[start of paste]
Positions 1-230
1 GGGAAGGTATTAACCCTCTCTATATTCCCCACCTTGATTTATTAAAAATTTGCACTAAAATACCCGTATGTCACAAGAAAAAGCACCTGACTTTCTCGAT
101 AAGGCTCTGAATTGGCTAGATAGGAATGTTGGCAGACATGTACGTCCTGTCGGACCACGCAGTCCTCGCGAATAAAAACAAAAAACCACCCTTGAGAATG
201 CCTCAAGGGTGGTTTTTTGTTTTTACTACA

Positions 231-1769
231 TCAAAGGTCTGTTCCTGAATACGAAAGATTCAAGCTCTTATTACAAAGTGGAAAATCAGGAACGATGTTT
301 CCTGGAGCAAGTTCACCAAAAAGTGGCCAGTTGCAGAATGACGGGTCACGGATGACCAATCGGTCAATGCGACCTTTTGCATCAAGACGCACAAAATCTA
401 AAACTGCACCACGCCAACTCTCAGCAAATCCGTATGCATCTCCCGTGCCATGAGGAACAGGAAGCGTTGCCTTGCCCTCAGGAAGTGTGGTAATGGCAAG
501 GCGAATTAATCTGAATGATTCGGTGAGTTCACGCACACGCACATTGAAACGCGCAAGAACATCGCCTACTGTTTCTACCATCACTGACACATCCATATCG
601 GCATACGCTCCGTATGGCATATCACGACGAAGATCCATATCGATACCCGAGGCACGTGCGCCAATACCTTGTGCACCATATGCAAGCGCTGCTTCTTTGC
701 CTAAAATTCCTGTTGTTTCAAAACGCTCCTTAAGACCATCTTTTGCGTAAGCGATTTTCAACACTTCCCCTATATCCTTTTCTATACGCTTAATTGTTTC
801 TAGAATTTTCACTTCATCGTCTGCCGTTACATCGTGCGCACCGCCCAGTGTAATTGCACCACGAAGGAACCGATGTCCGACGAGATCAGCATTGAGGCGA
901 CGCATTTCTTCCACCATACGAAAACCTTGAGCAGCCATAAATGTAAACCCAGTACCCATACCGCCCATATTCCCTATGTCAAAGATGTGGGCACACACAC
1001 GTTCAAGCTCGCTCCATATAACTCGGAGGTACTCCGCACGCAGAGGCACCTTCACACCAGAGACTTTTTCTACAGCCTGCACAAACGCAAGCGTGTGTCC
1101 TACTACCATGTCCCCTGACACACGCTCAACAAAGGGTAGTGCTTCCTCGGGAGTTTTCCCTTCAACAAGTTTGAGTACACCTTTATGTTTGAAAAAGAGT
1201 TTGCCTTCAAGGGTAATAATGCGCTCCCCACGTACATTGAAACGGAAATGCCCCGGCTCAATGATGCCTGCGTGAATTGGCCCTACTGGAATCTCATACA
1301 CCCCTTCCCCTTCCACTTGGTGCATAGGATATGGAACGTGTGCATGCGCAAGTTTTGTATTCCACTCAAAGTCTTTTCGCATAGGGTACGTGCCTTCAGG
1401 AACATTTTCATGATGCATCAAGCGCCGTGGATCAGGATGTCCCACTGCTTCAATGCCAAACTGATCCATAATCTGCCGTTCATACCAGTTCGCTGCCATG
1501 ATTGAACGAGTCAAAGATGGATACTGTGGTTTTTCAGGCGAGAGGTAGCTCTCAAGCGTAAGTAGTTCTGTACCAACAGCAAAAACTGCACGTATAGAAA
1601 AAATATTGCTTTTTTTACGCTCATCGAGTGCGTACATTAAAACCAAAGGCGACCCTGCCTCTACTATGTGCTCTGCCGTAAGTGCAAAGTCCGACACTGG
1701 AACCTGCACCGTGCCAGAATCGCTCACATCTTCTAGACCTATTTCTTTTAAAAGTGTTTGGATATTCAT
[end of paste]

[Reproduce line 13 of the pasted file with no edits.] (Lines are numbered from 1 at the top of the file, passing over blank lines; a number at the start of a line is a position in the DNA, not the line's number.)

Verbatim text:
901 CGCATTTCTTCCACCATACGAAAACCTTGAGCAGCCATAAATGTAAACCCAGTACCCATACCGCCCATATTCCCTATGTCAAAGATGTGGGCACACACAC